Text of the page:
280 pp., 6.125 x 9.25, 13 halftones, notes, bibl., index
Paperback ISBN: 978-1-4696-6253-4
Published: April 2021
Hardcover ISBN: 978-1-4696-6188-9
Published: April 2021
Paperback Available April 2021, but pre-order your copy today!
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About the Author
Shanna Greene Benjamin is an independent scholar living in Charlotte, North Carolina.
For more information about Shanna Greene Benjamin, visit the Author Page.
“Illustrating the challenges and exclusion often experienced by Black women in academia, Shanna Greene Benjamin has written this compelling and unexpected biography of Nellie Y. McKay, a formidable scholar of contemporary literature and women’s studies.” —Ms. Magazine
“Half in Shadow is a significant contribution to the intersecting fields of African American and women’s studies and stands as a lasting tribute to a devoted mentor. Shanna Benjamin paints a compelling and convincing portrait of Nellie Y. McKay as a complex mentor, an ambitious single mother, and a discipline-defining scholar. The result is a fascinating exploration of a life told with sensitivity rather than sensation.”—Cherene Sherrard-Johnson, University of Wisconsin-Madison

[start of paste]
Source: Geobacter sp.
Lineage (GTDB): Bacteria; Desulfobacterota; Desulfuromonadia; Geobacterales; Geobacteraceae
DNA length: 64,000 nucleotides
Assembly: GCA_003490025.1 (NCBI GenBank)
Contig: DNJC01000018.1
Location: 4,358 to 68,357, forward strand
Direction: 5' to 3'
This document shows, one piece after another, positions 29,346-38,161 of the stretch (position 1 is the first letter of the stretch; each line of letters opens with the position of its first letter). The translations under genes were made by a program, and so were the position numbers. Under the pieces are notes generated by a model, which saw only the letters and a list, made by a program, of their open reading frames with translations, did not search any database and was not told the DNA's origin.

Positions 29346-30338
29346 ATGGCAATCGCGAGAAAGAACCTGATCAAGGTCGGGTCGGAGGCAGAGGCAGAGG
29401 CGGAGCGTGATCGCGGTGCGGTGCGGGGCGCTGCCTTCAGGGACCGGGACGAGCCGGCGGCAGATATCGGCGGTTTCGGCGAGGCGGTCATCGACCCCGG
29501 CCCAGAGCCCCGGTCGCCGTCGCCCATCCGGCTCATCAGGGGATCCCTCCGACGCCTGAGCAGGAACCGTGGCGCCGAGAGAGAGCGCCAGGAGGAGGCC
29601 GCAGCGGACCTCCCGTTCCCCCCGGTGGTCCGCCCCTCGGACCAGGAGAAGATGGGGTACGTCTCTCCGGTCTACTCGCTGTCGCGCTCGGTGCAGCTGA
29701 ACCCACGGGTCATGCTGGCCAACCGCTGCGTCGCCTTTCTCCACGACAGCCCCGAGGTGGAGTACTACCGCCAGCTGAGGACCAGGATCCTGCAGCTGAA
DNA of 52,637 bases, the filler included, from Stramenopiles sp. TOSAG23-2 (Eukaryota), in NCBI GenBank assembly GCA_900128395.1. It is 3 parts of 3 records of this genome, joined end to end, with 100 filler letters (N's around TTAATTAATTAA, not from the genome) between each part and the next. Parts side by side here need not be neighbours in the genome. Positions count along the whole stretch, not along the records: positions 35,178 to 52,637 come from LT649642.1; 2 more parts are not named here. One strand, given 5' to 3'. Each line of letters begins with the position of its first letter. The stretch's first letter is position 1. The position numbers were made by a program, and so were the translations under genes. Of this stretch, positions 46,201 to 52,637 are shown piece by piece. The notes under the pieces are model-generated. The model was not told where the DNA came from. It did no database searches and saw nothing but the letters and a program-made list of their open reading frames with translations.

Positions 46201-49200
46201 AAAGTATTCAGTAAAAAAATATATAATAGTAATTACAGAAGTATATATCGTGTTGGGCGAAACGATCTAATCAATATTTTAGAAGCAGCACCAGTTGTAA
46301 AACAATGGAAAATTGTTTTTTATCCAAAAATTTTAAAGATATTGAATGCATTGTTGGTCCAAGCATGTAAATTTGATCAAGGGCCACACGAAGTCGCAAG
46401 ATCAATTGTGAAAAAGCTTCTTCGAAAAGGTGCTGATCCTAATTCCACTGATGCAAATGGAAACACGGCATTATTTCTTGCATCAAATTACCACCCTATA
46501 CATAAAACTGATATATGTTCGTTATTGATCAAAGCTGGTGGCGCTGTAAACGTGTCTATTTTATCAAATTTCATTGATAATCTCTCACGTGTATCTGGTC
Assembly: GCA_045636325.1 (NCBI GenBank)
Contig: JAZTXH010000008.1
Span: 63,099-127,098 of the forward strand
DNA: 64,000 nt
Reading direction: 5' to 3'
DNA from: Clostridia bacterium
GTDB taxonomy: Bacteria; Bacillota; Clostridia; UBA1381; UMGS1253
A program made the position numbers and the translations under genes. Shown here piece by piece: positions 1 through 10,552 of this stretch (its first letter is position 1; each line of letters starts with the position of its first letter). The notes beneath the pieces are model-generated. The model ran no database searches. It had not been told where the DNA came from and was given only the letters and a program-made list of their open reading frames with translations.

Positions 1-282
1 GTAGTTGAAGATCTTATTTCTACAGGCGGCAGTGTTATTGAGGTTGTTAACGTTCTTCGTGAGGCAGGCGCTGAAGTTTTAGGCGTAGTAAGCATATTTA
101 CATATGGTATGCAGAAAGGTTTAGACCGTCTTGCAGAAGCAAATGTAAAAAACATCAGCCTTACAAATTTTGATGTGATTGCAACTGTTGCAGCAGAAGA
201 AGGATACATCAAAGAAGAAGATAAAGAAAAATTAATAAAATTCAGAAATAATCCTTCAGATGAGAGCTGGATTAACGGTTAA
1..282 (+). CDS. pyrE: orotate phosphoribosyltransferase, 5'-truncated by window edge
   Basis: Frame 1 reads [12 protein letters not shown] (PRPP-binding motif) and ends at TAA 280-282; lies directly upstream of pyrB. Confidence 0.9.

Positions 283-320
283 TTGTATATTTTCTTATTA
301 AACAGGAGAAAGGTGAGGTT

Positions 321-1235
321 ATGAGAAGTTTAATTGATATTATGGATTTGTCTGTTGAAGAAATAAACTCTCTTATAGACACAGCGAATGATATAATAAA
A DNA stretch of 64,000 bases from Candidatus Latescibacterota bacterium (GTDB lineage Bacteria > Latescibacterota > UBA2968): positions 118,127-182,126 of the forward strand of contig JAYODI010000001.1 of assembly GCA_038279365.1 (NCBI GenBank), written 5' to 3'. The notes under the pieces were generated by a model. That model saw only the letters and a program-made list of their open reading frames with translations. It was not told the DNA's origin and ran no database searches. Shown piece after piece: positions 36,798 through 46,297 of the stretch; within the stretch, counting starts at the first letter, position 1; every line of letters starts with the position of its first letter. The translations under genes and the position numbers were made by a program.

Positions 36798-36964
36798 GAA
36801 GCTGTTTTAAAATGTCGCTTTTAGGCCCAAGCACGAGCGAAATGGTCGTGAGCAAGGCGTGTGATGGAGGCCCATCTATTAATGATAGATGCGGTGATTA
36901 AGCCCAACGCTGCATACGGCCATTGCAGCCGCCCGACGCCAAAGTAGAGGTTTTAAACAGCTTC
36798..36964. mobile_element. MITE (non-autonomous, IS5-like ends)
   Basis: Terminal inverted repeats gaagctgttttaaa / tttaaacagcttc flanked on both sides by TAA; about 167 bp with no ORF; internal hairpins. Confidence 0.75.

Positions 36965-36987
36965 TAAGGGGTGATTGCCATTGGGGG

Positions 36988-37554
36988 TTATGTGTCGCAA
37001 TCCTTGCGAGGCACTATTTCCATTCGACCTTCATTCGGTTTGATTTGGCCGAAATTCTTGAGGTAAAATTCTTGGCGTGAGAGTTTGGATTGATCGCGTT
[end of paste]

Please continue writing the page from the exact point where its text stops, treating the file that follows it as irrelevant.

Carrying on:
“Shanna Benjamin has written the kind of book so many of us have longed to read: a history concerning Black women scholars who significantly shaped African American literary studies. The project highlights aspects of a scholar who was widely known yet remained Half in Shadow. Though this book primarily concentrates on a single person, we see the stakes in the field for women, especially Black women, in the academy. Benjamin does essential work here.”—Howard Rambsy, Southern Illinois University Edwardsville
“Shanna Benjamin's biography of Nellie McKay is a remarkable portrait of a Black feminist literary scholar who helped to craft the influential field of Black Women's Studies and made significant contributions to African American literary studies. Very compelling as well is Benjamin's unusual method, which weaves her own personal narrative as a literary scholar into the extraordinary, complex life of her former professor.”—Beverly Guy-Sheftall, Spelman College